The New Zealand Journal of Forestry covers subjects of relevance to forestry in New Zealand and the South Pacific. Contributions can be sent to the Editor. The Editor welcomes material for all sections of the journal, especially refereed papers and professional papers (un-refereed articles).
No paper should be submitted which is being offered to any other journal for prior or simultaneous publication. Manuscripts must be submitted electronically in a single-spaced Word document. All submissions may be sent by the Editor to suitable people for comment before being published.
Titles, abstract and bioline
The title of the paper should be brief and only the author's name should follow under the title. There can be up to four co-authors. All papers, but not material submitted for other sections, should have a short abstract following the authors name. A brief bioline should be provided at the end, e.g. John Smith is Managing Director of Forest Products in Rotorua. Email: [email protected] If there is more than one author please insert at the end of the bioline: Corresponding author: [email protected]
Length of paper and text
Feature or professional papers are usually between 2500 and 4500 words including table, figure and photo text and captions, as well as references. Those submitting other types of material such as book reviews and obituaries will be given the word length at the time.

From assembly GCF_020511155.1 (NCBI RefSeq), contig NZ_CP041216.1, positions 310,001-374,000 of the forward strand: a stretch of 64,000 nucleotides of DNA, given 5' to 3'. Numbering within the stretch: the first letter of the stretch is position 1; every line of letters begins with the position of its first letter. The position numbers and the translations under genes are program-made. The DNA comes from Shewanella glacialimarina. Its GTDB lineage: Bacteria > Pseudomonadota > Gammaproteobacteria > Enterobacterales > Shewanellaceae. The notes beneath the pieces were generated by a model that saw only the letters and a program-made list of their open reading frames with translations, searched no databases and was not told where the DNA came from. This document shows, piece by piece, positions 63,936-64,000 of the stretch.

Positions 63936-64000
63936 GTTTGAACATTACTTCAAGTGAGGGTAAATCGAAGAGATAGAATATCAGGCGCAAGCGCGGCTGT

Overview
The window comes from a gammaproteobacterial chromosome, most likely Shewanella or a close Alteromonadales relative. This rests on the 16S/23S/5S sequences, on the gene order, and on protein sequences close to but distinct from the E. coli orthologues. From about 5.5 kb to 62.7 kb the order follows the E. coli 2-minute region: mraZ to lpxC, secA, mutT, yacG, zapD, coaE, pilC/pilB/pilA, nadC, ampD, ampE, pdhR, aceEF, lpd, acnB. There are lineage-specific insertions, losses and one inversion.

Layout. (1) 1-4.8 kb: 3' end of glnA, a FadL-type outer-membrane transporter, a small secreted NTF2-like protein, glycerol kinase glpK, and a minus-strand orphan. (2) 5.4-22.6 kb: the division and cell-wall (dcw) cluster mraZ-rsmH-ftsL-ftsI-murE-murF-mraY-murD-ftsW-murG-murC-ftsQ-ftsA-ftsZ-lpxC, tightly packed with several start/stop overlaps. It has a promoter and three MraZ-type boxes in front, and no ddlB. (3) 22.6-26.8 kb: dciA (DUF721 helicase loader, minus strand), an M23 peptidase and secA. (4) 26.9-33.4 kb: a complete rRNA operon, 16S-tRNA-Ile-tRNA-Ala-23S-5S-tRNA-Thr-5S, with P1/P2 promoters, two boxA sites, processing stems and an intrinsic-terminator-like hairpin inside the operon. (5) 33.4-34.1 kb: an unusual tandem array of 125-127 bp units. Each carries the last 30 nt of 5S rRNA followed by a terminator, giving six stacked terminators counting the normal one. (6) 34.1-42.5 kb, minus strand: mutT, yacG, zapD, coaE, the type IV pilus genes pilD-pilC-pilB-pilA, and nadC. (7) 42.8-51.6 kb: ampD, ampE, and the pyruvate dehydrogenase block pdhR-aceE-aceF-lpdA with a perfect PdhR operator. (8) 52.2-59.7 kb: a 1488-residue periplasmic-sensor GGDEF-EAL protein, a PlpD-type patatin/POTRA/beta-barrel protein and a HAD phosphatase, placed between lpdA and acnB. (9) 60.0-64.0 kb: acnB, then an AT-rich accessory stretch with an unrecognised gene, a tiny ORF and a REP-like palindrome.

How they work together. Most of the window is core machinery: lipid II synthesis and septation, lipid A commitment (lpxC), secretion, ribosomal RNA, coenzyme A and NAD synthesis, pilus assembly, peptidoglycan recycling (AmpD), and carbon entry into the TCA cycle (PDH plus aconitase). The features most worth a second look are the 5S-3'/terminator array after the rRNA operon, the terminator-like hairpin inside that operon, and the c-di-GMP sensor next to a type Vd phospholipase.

Spelling should follow the "New Zealand Oxford Dictionary". No sentence should start with an abbreviation and, where possible, avoid new abbreviations and acronyms. All abbreviations should be spelt out at first use. Italics are used for Latin words, names of journals and volume numbers, and titles of books in the reference list. Italics are not used for et al., i.e., e.g., vs., etc. Use metric units except where common usage is otherwise (e.g. board feet).
Tables, figures and photos
Tables and figures should be as simple as possible with clear explanatory captions. They should be numbered consecutively and referenced in the text. Photos are captioned underneath without a number and need not necessarily be referenced. Please keep all captions brief. Photos need to be sent as jpegs separately in an email at approximately 1 MB each. Figures need to be sent separately in an email in their original form, e.g. if they were created in Excel then send this file. The resolution should be sufficient to withstand reproduction in the published journal.
Please use the abbreviations in the text, figures and tables as set out in the chart below:
- kilometre - km (e.g. 4 km)
- metre - m
- centimetre - cm
- cubic metres - m3
- square metres - m2
- hectares - ha (e.g. 50 ha)
- cubic metres per hectare - m3/ha
- per cent - % (except when first word in sentence)
- per - /
- gross domestic product - GDP
- diameter at breast height - DBH
Please avoid using footnotes as they take the reader’s eye away from the main text and are often not read. Re-write the paragraph concerned in the main text to include the information in the footnote.
References should be listed at the end of the paper and before the bioline in alphabetical order. Reference styles for books, journals and websites, respectively, are: